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Strange behaviour of [FINAL] type-bound-procedures and pointers in derived types

While testing the Fortran 2003 compiler features after a recent compiler upgrade, I've stumbled across a strange behaviour which occurs when one has both a type-bound deconstructor and a pointer to another derived type within the same type:

Symptoms:

When a derived type contains both a pointer to another derived type and a type-bound deconstructor (keyword "FINAL"), the pointer target isn't properly associated. It can be allocated and values can be assigned, but as soon as any type of control transfer (calling a subroutine, returning from the constructor, etc.) occurs, the pointer target memory seems to scramble - see sample code below (implicit none implied).

Work around:

Remove or change the deconstructor to a "normal" type-bound-procedure.

 

Why would this happen?

 

 

Version: Intel® Parallel Studio XE 2016 Update 3 Composer Edition for Fortran Windows* Integration for Microsoft Visual Studio* 2013, Version 16.0.0062.12

 

Sample code:

 

programm test_DeConstr
 
   ! --------------------------------------------------------------------------
    module ds_p
    
    type testp
        character(len=10)               ::  c
        integer                         ::  i
    end type testp
    
    end module
    
    
    ! --------------------------------------------------------------------------
    module mod_fails
    use ds_p
    
    type ds_fail
        integer                         ::  i
        type(testp), pointer            ::  p
    contains
        procedure                       ::  toString
        final                           ::  clean
    end type
    
    interface ds_fail
        module procedure constructorF
    end interface
    
    contains
    
    subroutine toString(self)
        class(ds_fail)                  ::  self    
        
        write(*,*) 'Testing Failure: ', self%i, self%p%c, self%p%i
    end subroutine
    
    function constructorF
        type(ds_fail)                   ::  constructorF
        
        constructorF%i   = 3
        allocate(constructorF%p)
        constructorF%p%c = '1234567890'
        constructorF%p%i = 100
    end function
    
    impure elemental subroutine clean(self)
        type(ds_fail), intent(inout)    ::  self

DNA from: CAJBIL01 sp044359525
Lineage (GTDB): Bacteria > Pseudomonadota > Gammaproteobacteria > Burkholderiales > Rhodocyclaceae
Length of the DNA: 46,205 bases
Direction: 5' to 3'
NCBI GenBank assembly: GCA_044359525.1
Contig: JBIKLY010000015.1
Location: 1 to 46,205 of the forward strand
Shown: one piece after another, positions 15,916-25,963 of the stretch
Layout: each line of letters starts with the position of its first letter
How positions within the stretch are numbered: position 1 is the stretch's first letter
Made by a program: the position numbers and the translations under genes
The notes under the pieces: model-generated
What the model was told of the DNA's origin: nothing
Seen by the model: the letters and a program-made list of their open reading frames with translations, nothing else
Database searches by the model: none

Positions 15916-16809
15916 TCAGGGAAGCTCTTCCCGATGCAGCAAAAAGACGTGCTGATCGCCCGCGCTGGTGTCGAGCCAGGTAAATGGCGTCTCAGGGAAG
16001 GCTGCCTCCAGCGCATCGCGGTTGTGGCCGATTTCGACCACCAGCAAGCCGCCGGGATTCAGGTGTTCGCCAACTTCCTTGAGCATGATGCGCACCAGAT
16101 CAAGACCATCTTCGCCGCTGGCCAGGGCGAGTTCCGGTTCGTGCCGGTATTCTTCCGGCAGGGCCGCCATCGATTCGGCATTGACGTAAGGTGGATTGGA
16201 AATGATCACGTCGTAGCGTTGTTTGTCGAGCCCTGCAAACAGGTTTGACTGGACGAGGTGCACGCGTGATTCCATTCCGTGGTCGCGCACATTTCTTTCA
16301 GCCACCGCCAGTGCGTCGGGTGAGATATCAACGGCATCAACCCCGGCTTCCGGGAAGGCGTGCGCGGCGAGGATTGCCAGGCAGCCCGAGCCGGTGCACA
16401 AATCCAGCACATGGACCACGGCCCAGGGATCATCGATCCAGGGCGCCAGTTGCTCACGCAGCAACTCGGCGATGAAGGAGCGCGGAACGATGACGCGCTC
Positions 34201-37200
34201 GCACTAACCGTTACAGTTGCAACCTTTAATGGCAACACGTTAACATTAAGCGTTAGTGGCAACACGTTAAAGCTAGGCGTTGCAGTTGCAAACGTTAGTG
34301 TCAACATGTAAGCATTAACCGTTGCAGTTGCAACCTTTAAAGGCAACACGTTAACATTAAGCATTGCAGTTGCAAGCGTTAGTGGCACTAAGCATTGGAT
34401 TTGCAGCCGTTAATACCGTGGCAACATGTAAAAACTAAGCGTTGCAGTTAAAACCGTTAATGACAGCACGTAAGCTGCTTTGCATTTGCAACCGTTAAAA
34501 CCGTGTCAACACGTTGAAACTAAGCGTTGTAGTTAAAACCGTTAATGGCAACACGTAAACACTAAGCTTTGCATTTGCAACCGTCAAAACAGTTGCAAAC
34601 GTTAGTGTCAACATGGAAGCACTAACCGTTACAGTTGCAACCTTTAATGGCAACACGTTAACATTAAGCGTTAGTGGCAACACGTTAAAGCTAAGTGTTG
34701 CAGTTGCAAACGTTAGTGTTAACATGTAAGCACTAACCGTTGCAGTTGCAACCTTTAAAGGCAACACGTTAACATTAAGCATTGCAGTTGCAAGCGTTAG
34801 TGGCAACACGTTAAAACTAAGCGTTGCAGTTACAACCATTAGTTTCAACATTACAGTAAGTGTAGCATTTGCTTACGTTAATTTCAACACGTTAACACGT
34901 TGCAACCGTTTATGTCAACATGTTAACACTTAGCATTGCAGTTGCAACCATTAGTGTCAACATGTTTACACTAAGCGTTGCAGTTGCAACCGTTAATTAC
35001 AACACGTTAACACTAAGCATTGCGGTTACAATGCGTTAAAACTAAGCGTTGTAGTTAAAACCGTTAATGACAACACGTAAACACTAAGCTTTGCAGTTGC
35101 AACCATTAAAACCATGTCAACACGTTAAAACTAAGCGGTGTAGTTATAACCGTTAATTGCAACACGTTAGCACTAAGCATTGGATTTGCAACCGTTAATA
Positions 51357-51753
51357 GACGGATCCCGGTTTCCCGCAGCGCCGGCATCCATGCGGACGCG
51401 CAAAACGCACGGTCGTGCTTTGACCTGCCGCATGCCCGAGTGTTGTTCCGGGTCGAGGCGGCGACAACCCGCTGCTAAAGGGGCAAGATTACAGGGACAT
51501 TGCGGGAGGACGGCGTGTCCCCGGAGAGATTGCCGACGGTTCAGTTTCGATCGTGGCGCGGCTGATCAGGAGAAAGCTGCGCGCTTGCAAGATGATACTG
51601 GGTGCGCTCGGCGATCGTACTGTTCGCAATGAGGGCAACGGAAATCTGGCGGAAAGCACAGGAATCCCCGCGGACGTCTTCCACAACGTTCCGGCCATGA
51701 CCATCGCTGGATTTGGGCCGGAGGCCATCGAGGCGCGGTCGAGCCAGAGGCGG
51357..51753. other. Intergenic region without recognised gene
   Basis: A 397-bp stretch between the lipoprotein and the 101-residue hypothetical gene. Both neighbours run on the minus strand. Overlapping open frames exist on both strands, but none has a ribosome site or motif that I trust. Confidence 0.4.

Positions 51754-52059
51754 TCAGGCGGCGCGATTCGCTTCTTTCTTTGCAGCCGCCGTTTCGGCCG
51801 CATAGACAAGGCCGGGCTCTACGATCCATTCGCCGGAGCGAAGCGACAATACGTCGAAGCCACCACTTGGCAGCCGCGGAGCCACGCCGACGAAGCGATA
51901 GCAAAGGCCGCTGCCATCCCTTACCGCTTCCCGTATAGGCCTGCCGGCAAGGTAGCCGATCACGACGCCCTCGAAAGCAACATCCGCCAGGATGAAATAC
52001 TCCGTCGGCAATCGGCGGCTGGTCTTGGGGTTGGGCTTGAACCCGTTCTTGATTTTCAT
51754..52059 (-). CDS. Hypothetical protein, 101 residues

deallocate(self%p)
    end subroutine
    
    end module
    
    
    ! --------------------------------------------------------------------------
    module mod_works
    use ds_p
    
    type ds_work
        integer                         ::  i
        type(testp), pointer            ::  p
    contains
        procedure                       ::  toString
    end type
    
    interface ds_work
        module procedure constructorW
    end interface
    
    contains
    
    subroutine toString(self)
        class(ds_work)                  ::  self    
        
        write(*,*) 'Test Working:    ', self%i, self%p%c, self%p%i
    end subroutine
    
    function constructorW
        type(ds_work)                   ::  constructorW
        
        constructorW%i   = 4
        allocate(constructorW%p)
        constructorW%p%c = '0987654321'
        constructorW%p%i = 101
    end function
    
    end module
    
    
    ! --------------------------------------------------------------------------
    program test
    
    use mod_fails
    use mod_works
    
    implicit none
    
    type(ds_fail)   ::  fails
    type(ds_work)   ::  works
    
    
    works = ds_work()
    fails = ds_fail()
    
    
    call works%toString()
    call fails%toString()
    
end program

 

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Typo in the code snippet

Typo in the code snippet above:

Delete the first line ...

 

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Clearly a bug, At first blush

Clearly a bug, At first blush it seems related to also using /check:pointer. Investigation in progress.

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Quote:Steve Lionel (Intel)

Steve Lionel (Intel) wrote:

Clearly a bug, At first blush it seems related to also using /check:pointer. Investigation in progress.

Steve,

I haven't had a chance to review the original post and the code in this thread in any detail, but as you investigate further, can you please also refer back to this thread https://software.intel.com/en-us/forums/intel-visual-fortran-compiler-for-windows/topic/637512 and my questions therein about both the Fortran 2008 standard specifications for finalization and the Intel Fortran support for it.  That is, when you say above, "Clearly a bug", what exactly you mean by it and whether it is tied to type finalization?  And you thoughts in the context of what OP is asking about in this thread vis-a-vis the Fortran 2008 standard specification on finalization which seems to come in the way of 'construction' of types with finalization.

Thanks,

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After I have dug in a bit

After I have dug in a bit more I'll respond in detail. It may take me a few days. But it seems my comment about /check:bounds may have been premature.

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The result of calling the

The result of calling the constructorF procedure will be finalised when the assignment statement `fails = ds_fail()` completes.  The finalization procedure deallocates the pointer component of the function result.  Intrinsic assignment has been used, which means that the pointer component of the function result is associated with the same object as the pointer object of the `fails` variable on the left hand side - i.e. the target of the pointer component of the `fails` variable has been deallocated, after fianlization of the function result the pointer component of the `fails` variable is undefined.  The toString procedure referenced by `call fails%toString()` then references that undefined pointer component.  Bad things may then happen.